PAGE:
The hard part was supposed to be over by now, Kara thinks, as she refreshes the CatCo Magazine home page for the hundredth time.

Which is untrue, she knows. Her life has been filled with hard parts—losing your whole planet tends to put that kind of thing in perspective—and yet, here she is.

She had thought, most recently, that the hard part would be telling Lena that she's Supergirl. She'd agonized over it as the Cadmus trial loomed, tortured herself with the look of betrayal she could anticipate seeing so clearly on Lena's face. So she'd put it off, and put it off, only to have Lena go and steal her thunder completely.

They'd been getting lunch on a perfectly ordinary Tuesday when a school bus had crashed right outside the restaurant. Kara had sprung up, bashed her knee on the table, realized belatedly that she hadn't feigned pain, and looked over at Lena in a panic only for Lena to say "Forgot something at the office?" as though this kind of thing happened all the time. (Granted—being friends with Kara, they did.) Lena's knowing smirk had given her away, but Kara hadn't had time to talk about it; people needed her.

Later that evening, while Kara watched video of the rescue on the news, Lena had texted I imagine you have some paperwork for me to sign. And that had been that.

Kara hits refresh again.

Getting paid to hang out with Lena constantly for a week may have been the highlight of Kara's (admittedly short) journalistic career so far, but of course, it came with a cost. The new hard part: figuring out how to actually write about the time she and Lena had spent together. How to articulate it, how to capture Lena in words, without sounding preachy, or gushing, or—or like Rita Skeeter, her eyes glistening with the ghosts of her past.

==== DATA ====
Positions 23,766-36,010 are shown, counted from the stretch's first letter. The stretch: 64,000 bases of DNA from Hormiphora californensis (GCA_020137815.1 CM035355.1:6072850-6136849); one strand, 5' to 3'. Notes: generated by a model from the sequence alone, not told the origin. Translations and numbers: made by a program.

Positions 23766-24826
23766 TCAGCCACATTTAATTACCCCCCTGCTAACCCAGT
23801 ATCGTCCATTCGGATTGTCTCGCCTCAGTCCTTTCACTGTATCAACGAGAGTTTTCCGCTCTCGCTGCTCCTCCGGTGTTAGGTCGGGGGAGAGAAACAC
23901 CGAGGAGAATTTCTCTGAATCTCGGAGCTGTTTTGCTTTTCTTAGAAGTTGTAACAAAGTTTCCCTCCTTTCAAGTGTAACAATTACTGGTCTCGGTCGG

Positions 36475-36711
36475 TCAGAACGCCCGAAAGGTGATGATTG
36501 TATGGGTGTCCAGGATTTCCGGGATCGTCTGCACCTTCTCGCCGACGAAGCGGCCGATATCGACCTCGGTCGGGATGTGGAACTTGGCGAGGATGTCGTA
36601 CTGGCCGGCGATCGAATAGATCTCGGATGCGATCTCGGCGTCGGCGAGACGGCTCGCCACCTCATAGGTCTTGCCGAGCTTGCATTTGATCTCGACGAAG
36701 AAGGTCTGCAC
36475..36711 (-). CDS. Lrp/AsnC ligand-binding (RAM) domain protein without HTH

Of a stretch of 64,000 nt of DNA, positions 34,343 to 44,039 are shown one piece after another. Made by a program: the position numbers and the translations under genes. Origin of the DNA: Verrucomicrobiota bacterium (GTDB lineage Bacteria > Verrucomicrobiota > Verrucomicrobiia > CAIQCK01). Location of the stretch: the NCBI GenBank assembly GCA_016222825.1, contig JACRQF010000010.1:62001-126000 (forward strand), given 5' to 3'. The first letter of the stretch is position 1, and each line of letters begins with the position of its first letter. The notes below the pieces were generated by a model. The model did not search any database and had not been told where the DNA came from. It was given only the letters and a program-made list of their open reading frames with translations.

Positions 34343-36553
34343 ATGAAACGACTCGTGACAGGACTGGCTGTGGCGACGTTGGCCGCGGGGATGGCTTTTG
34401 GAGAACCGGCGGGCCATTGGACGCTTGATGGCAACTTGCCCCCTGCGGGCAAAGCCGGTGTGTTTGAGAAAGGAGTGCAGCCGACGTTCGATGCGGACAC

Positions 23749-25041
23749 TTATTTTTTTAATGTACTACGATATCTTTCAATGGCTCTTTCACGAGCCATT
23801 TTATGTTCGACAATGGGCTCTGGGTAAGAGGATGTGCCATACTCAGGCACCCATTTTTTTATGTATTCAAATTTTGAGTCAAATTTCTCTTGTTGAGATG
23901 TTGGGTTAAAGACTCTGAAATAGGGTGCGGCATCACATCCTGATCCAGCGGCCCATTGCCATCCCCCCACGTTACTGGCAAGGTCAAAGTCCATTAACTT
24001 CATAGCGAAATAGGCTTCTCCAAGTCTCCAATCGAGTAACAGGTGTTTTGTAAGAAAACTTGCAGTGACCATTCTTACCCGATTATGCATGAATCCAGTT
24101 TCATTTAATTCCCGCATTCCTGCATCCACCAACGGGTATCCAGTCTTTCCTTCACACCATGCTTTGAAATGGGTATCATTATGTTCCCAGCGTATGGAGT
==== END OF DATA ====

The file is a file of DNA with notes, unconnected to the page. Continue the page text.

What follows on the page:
And then there was the other hard part: the fear of totally undermining the whole point by including something that would make Lena look bad.

Kara still thinks of all the conversations that were left on the cutting room floor, wondering if she made the right calls. If she'd protected Lena, or just herself.


They're a few hours into the interview, and Kara still can't get Lena to act like a normal person.

Everything she says comes out stilted and rehearsed, and Kara can't blame her—she knows how important this is. But there's a reason Lena keeps abandoning their conversation to check her e-mail, and it's not really because she's truly that busy. She's terrified of being caught on the record saying the wrong thing.

Kara wishes Lena would stop trying to decide who she's pretending to be for this article, and just be herself.

But then, sometimes Lena seems to thrive on being made uncomfortable.

"You've said in the past that your brother 'went mad,'" Kara says, reading from her notebook. That gets Lena's attention. "Do you really believe that?"

"As opposed to what?" Lena asks. There's a challenge in her voice, a defensiveness Kara doesn't think she can help.

Kara adjusts her glasses. "Bigotry can be a powerful motivator."

Lena shrugs one shoulder—as much acquiescence as Kara's going to get. "Maybe. I don't know. There's no denying the fact that Lex has been twisted by hate. I won't say otherwise."

"But?"

"…But there are many kinds of pathologies that only emerge later in life—schizophrenia, bipolar disorder. Other people with his level of celebrity have broken the law, only to go on to get diagnoses. Now, obviously, my brother is a terrorist. Perhaps comparing him to shoplifters and paparazzi-punchers seems callous. But I—" Lena stops, takes a deep breath. Kara watches as her shoulders slump, as the mask falls away, and thinks, there she is. "I remember what it was like. Watching him slip into these manic obsessions, locking himself away in his lab for hours. But no one seemed worried about it but me. So… I suppose I'll always wonder if things would be different if… if maybe someone had looked at him and, instead of thinking 'this man is evil,' had thought, 'this man needs help.'"

It's obvious that someone means Superman. "Do you think your brother is beyond help, now?"

Lena looks up at the ceiling—but if she's holding back tears, Kara can't see them.

"I wish I knew."


Kara did check in with Lena after testifying as Supergirl; that part wasn't completely made up. And she did find Lena asleep at her desk.

And she should have woken Lena up by clearing her throat, but—

"Lena," she says, voice as soft and warm as she knows how to make it as she tucks a few errant strands of hair behind Lena's ear. She blushes at the way Lena instinctively leans into her touch. "Lena, hey."

Lena screws her eyes shut tighter, nuzzling into Kara's hand. "Hmmm?"